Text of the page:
Reviewing Merchants of Culture: The Publishing Business in the Twenty-First Century by John B. Thompson in the New York Review of Books, Jason Epstein sheds some light on how the publishing industry missed the boat on the digital revolution. He even notes, very humbly, that he originally conceived of the business model that could have saved them, but it was instead taken by other entities:
In the mid-80s I proposed to my collegues at Random House that we create a direct mail catalogue comprising 40,000 or so backlist titles selected from the list of all publishers, to be ordered by readers over a toll-free number. The internet had not then been commercialised but digitisation was in the wind and disintermediation had become a buzz word. I argued that with retailers increasingly unable to stock our backlist we should now sell our backlist to readers directly. I was, of course, proposing the opportunity that Amazon eventually seized.
…Early in the new century book publishers, confined within their history and outflanked by unencumbered digital innovators, missed yet another critical opportunity, seized once again by Amazon, this time to build their own universal digital catalog, serving e-book users directly and on their own terms while collecting the names, e-mail addresses, and preferences of their customers. This strategic error will have large consequences
Epstein paints a very bleak picture of the publishing industry, chronicling his 52 years as an editor at Random House. He notes how when he began his career, the editors were given free-reign to choose books for literature’s sake, then how this slowly morphed into what we have today. Small, urban booksellers gave way to commercialised chains, which gave way to the Borders, Barnes and Nobles and Dymooks that we see today. The great casualty in this process was the back catalogue, where the increasing commercialisation of the bookshop world, as a result of the increasing number of other forms of entertainment for books to compete with, led to a market dominated by recent bestsellers and a few best-selling authors, at the expense of past greats and smaller writers.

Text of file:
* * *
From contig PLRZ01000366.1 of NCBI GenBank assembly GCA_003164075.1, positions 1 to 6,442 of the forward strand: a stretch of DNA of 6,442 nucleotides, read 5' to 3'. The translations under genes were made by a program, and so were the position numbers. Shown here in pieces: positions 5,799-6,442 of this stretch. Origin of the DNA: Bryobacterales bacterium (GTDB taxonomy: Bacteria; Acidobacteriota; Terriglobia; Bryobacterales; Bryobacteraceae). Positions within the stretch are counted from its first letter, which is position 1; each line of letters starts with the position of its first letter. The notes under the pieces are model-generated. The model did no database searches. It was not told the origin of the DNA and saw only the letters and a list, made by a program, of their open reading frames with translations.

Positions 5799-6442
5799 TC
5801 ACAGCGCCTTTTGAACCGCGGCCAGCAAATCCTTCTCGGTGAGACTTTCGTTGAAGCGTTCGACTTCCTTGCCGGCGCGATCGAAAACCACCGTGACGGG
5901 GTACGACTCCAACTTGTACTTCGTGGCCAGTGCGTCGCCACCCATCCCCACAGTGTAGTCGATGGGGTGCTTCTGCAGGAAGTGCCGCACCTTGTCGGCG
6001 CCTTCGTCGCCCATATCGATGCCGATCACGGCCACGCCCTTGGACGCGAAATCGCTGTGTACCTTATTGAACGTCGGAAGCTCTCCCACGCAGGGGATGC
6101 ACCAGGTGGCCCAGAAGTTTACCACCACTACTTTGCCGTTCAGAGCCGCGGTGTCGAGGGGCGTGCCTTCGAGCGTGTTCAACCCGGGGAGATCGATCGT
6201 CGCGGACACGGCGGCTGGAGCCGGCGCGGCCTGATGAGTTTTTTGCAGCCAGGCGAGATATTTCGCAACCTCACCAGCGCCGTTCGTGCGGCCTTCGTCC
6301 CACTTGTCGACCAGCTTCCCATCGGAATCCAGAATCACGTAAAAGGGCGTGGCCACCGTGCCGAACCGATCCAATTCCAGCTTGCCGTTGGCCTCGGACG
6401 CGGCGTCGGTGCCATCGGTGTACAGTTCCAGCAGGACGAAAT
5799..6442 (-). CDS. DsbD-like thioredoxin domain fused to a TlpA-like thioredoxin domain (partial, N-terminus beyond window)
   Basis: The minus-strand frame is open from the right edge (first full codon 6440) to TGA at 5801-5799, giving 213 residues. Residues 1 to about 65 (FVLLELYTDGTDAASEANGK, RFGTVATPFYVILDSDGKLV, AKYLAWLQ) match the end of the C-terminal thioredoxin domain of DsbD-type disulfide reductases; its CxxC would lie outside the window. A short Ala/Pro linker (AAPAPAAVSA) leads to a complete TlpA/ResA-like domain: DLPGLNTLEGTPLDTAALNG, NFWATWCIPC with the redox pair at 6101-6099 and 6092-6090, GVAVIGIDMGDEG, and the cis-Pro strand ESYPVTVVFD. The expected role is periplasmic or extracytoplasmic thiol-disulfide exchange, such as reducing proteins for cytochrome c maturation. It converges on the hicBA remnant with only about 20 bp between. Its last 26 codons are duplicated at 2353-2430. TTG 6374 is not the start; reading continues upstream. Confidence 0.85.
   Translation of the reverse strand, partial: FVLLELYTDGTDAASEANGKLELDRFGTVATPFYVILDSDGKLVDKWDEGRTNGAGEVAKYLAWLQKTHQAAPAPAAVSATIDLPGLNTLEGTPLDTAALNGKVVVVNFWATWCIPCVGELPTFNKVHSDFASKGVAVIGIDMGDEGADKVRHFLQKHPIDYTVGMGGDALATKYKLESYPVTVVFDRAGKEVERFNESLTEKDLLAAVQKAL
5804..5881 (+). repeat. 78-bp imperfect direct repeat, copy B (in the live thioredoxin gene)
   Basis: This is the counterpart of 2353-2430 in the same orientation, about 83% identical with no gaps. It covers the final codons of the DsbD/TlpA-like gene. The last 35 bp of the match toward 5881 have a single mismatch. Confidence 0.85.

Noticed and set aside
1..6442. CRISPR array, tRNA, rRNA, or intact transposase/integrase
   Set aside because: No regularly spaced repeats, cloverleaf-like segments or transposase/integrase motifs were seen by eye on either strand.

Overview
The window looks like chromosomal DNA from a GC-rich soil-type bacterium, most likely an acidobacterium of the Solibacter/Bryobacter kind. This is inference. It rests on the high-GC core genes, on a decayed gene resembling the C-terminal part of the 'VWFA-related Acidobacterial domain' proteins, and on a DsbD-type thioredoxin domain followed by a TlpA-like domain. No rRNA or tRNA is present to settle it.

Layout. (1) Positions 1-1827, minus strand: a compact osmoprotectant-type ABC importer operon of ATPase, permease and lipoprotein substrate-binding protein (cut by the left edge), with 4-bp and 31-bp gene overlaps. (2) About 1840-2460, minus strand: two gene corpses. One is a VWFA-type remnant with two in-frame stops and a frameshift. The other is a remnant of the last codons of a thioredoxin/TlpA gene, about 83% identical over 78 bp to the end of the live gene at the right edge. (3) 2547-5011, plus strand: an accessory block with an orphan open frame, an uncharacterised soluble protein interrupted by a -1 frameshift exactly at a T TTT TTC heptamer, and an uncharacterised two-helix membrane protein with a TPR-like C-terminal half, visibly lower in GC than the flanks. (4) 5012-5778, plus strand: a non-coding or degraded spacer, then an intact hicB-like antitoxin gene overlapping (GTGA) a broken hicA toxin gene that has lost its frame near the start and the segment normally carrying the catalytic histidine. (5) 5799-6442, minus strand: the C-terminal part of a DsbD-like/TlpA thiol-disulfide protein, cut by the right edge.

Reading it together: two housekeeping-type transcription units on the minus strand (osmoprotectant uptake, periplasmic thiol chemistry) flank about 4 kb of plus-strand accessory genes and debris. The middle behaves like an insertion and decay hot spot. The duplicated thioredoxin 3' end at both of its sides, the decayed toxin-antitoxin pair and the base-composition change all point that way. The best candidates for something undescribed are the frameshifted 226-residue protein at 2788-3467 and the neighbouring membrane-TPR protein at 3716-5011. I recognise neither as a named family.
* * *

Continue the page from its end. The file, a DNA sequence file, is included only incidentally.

But it’s these competing media that are really the story here. As Chauncey Mabe says in the Open Page blog,
The problem with the way Epstein, Thompson and others analyze the digital revolution is one of perspective. They look at the ways technology is likely to affect books, but the real impact is in the way digital technology is going to alter people.
After all, how many people do you know who actually read whole books anymore? I made a new year’s resolution for 2011 to read at least 1 book every month; so far, I’m failing. There’s just too much other material out there.
Our generation may be the last to read books at school, have textbooks at uni and have to hand-write exams. Bookshelves are becoming decorative and nothing more. I’ve said this to people who reply “but I really like going to bookshops and I like holding something in my hand!” Sure you do, but do you like it enough to pay for the paper, printing, shipping, store rental and staff salaries that let you get there? For most people, probably not. And so ends the book, may it rest in peace.